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Staff Profile

Dr Eleanor Rosamund Barraclough

Associate Professor (Medieval History and Literature) in the Department of History

Contact Dr Eleanor Rosamund Barraclough (email at e.r.barraclough@durham.ac.uk)

I cut my teeth in the Department of Anglo-Saxon, Norse and Celtic at the University of Cambridge. On the principle that you can never have too much of a good thing, I stayed on to do an MPhil and a PhD on landscape and geography in the Sagas of Icelanders. During this time I was a visiting research scholar at the University of Bergen (Centre for Medieval Studies) and University of Oslo (Department of Linguistics and Scandinavian Studies).

After a brief stint in advertising, I then defected from the misty fens to the dreaming spires of Oxford in order to take up a Leverhulme Early Career Fellowship in the English Faculty. During this time I was also an Extraordinary Junior Research Fellow at The Queen’s College.

In 2013, I was selected as one of ten New Generation Thinkers in a national competition run by BBC Radio 3 and the Arts and Humanities Research Council (AHRC). The aim is to find early career academics with the potential to turn their research ideas into programmes for broadcast. Since then I have appeared on BBC radio to present documentaries, review films and exhibitions, and take part in discussions related to various aspects of medieval history and northern culture. Documentaries for Radio 3 include 'Supernatural North', 'True Norse', and 'Apocalypse How', and recent appearances on Radio 4 include the Food Programme (on wild boar) and Costing the Earth (on climate change in Svalbard).

In October 2013 I took up a lectureship at Durham University. In 2015, I held a Visiting Research Fellowship in the Department of Scandinavian Studies, at the University of Wisconsin-Madison.

Research and teaching:

Much of my research explores the history, cultures, languages and literatures of the medieval Nordic world. I have focused most recently on the history of Norse far-travellers who made their mark on the great civilizations of the Middle Ages. In Beyond the Northlands: Viking Voyages and the Old Norse Sagas I examine the medieval world through the lens of the far-travelling Norse and their saga storytelling culture, establishing an unfamiliar, distinctive approach to global history. What emerges is a fluid, fragmented, multidimensional picture that provides insights into how the world was remembered and imagined by a unique culture from the edge of medieval Europe. This project also incorporated my own fieldwork in locations including Greenland, Arctic Norway, Iceland, Sweden, Orkney, Rome, and Istanbul.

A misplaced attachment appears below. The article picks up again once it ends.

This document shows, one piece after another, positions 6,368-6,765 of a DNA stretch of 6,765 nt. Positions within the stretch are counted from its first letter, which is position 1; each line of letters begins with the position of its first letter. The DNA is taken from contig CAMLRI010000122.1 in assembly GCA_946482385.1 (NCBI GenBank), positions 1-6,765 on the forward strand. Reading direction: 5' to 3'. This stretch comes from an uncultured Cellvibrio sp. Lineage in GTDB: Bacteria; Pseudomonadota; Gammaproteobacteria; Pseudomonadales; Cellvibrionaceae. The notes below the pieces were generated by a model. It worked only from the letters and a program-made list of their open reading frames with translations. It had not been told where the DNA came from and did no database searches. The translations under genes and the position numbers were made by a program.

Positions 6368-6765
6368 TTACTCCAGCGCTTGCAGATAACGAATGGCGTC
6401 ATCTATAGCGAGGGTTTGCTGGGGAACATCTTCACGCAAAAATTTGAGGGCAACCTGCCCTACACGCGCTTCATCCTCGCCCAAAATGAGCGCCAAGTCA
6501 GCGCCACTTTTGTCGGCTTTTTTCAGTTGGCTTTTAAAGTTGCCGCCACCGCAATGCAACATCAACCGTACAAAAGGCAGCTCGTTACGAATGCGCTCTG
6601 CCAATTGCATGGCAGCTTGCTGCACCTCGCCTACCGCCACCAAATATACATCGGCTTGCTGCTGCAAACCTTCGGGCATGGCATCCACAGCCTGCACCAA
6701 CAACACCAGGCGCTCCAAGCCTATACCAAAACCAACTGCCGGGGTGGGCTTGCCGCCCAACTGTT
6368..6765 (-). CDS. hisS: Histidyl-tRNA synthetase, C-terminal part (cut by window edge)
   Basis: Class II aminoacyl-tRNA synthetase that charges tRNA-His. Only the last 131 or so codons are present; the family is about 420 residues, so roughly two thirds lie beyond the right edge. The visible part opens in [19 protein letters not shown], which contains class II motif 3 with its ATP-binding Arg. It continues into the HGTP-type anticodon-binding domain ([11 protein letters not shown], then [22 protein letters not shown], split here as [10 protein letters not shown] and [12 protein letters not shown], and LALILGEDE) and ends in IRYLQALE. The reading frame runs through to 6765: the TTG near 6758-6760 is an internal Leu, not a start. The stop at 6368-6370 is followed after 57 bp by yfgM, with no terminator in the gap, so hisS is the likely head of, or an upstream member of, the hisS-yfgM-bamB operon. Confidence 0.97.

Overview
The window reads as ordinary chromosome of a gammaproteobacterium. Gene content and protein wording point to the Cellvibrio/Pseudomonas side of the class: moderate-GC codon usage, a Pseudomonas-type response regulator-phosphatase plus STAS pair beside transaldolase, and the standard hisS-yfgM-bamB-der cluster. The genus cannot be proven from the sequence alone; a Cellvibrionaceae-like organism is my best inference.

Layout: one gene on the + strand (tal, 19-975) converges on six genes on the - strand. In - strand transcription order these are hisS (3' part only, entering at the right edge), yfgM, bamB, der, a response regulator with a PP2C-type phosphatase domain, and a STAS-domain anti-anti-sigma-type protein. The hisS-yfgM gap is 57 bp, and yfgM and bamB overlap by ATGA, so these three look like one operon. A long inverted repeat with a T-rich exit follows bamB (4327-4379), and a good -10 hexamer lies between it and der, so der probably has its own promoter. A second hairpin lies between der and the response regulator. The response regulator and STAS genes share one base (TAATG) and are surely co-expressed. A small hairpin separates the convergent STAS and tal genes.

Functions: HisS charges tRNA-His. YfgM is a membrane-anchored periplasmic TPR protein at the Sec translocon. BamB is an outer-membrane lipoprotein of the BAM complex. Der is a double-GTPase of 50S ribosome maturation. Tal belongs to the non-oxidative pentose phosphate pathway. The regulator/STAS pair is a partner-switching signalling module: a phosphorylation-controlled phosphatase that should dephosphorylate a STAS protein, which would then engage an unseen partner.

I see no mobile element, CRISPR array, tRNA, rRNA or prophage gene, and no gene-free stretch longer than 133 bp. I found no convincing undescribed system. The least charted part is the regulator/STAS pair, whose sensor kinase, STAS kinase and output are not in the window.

Beyond the medieval world, I have broader interests in northern, arctic and geographical studies, and have co-edited the volume 'Imagining the Supernatural North' with colleagues from the International Arctic Social Sciences Association. I am on the steering group of the University of the Arctic at Durham, and am a member of the 'Creating the New North' research group at the Arctic University of Norway (Tromsø). This is now feeding into my new research project: A Cultural History of Ice.

Publications

Authored book

Chapter in book

Edited book

  • Barraclough, E. R., Cudmore, D. M. & Donecker, S. (2016). Imagining the Supernatural North. University of Alberta Press.

Journal Article

Conference Paper

  • Barraclough, E. R. (2009), ‘The World West of Iceland in Medieval Icelandic Oral Tradition’, in Ney, A., Williams, H. & Charpentier Ljungqvist, F. eds, Papers from the Department of Humanities and Social Sciences 14 1: Saga and East Scandinavia: Fourteenth International Saga Conference. Uppsala, Gävle: Gävle University Press, Uppsala, 99-105.

Newspaper/Magazine Article

  • Barraclough, E. R. (2017). Top Ten Books About the Vikings. The Guardian
  • Barraclough, E. R. (2015). True Norse: What Nordic Culture is Really Like. The Telegraph
  • Barraclough, E. R. (2011). Penitent Prudes and Playful Perverts: Sex in Old English Literature. The Erotic Review
  • Barraclough, E.R. (2011). The Hedonist: Reykjavik. The Independent, 26 February 2011